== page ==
The report detailing Special Counsel Robert Mueller's investigation into Russian election interference has been released to the public Thursday with some redactions. Attorney General William Barr said that President Trump did not assert executive privilege over information contained in the Special Counsel's report.
Large portions of the 448 page report have been redacted by the Justice Department. Many of the redactions were made in an effort to protect ongoing investigations as well as intelligence sources and methods.
Some of the things we've learned from the report so far:
- Mueller's investigation was unable to clear the president on obstruction charges and that evidence obtained by the special counsel's team “about the about the President's actions and intent presents difficult issues that prevent us from conclusively determining that no criminal conduct occurred.”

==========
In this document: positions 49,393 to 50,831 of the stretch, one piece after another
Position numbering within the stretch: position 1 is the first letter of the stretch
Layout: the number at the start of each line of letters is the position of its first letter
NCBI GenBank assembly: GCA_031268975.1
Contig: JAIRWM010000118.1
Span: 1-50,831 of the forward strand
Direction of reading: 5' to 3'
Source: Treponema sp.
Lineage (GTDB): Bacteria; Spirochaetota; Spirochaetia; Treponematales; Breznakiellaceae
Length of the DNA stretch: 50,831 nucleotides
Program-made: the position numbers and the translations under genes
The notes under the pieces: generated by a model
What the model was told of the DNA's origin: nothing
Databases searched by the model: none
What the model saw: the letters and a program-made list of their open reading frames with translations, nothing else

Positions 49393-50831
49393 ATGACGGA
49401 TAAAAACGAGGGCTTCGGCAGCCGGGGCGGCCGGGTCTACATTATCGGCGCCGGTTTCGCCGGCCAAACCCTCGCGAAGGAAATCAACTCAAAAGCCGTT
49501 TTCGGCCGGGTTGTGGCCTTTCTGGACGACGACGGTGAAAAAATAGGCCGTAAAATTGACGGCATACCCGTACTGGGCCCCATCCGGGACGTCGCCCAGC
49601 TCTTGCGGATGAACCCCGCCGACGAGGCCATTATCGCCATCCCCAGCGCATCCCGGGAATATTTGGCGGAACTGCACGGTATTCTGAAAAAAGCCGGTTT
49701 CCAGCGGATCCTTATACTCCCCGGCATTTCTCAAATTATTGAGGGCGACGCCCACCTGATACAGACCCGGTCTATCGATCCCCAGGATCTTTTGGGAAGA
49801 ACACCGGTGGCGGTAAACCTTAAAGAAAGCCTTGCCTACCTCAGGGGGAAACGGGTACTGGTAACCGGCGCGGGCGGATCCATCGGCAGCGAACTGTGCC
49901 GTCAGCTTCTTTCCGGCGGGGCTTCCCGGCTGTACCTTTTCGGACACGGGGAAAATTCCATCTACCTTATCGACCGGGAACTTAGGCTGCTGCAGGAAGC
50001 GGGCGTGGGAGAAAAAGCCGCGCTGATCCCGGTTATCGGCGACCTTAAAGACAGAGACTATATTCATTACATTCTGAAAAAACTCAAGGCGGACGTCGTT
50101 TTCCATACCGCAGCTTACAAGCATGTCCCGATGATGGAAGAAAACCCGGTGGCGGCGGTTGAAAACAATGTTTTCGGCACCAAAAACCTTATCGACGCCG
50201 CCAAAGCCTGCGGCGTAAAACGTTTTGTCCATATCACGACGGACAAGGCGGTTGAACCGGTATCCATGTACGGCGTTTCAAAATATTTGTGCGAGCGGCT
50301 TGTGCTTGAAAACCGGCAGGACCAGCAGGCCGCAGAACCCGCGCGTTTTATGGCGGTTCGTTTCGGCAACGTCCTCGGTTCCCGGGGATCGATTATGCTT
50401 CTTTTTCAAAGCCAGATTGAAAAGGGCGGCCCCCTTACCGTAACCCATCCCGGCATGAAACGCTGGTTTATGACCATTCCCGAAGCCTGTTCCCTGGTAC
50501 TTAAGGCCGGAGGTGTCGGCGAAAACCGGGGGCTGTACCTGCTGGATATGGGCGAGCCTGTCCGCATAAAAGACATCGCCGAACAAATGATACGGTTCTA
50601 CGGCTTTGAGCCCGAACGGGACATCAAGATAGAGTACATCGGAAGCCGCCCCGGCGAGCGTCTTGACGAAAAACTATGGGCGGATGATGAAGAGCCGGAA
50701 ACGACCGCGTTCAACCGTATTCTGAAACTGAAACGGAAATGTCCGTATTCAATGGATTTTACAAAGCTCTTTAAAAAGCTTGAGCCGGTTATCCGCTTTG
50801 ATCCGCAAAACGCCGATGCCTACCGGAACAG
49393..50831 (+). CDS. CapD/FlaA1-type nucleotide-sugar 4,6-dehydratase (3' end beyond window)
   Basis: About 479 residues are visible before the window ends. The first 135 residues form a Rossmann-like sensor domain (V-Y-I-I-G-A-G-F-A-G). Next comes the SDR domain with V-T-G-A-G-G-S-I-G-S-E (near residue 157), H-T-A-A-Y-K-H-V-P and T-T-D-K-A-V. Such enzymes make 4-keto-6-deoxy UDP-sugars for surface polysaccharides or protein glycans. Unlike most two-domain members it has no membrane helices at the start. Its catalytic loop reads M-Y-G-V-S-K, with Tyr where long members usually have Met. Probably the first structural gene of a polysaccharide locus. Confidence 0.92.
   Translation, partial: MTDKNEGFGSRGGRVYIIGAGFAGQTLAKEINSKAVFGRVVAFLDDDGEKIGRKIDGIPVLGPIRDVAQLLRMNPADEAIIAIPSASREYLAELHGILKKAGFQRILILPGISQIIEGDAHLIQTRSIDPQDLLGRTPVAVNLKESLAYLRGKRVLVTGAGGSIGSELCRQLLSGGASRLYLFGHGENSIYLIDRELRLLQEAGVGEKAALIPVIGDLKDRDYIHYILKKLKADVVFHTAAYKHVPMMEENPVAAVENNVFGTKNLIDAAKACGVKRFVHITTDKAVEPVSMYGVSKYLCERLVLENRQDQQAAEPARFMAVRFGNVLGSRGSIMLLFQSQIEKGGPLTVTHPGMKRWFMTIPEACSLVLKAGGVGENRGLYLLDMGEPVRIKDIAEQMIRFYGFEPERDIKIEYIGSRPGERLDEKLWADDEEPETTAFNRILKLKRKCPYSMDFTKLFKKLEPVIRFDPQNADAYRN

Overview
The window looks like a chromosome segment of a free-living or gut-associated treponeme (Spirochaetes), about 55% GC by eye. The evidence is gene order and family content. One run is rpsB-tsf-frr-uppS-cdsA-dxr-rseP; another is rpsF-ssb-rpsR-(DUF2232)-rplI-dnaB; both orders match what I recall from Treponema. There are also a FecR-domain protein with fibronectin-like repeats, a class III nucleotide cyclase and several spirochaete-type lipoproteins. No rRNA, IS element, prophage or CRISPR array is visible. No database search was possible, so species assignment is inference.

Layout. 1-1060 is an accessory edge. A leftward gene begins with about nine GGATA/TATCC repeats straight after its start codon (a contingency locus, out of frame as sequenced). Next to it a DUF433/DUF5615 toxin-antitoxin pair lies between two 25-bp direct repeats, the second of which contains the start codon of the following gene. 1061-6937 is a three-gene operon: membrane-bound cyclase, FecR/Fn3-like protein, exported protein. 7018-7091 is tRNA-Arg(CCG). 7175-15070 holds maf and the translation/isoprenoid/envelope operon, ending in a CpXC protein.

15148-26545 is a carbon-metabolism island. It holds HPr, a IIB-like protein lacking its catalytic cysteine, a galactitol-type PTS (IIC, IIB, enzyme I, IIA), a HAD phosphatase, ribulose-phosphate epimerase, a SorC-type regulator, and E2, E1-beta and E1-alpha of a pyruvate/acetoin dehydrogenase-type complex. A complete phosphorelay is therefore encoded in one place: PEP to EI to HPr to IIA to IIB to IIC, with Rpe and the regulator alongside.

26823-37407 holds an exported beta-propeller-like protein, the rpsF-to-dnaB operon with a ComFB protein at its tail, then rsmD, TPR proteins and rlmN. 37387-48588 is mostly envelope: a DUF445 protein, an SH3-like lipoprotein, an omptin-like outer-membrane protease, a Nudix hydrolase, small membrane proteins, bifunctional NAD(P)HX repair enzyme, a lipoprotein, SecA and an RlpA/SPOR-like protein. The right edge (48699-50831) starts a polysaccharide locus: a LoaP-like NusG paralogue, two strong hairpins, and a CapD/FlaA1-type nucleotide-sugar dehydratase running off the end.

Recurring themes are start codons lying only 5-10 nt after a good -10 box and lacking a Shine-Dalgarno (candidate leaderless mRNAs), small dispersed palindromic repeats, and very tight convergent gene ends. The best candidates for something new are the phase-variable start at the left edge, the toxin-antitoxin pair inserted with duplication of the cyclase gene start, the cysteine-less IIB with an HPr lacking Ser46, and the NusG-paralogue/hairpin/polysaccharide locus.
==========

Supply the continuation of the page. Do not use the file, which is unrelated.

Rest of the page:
- Members of the Trump campaign knew they would benefit from Russia's illegal actions to influence the election, but they did nothing criminal to help them.
- At least 16 Trump associates had Russian contacts during the campaign or the transition. Mueller writes that "Russian contacts consisted of business connections, offers of assistance to the campaign, invitations for candidate Trump and Putin to meet in person, invitations for campaign officials and representatives of the Russian government to meet, and policy positions seeking improved US-Russian relations."
- The special counsel did not subpoena the president because it would have 'delayed the investigation."
- At least 14 investigations were referred to other offices by Mueller.
You can read the redacted version of the report here: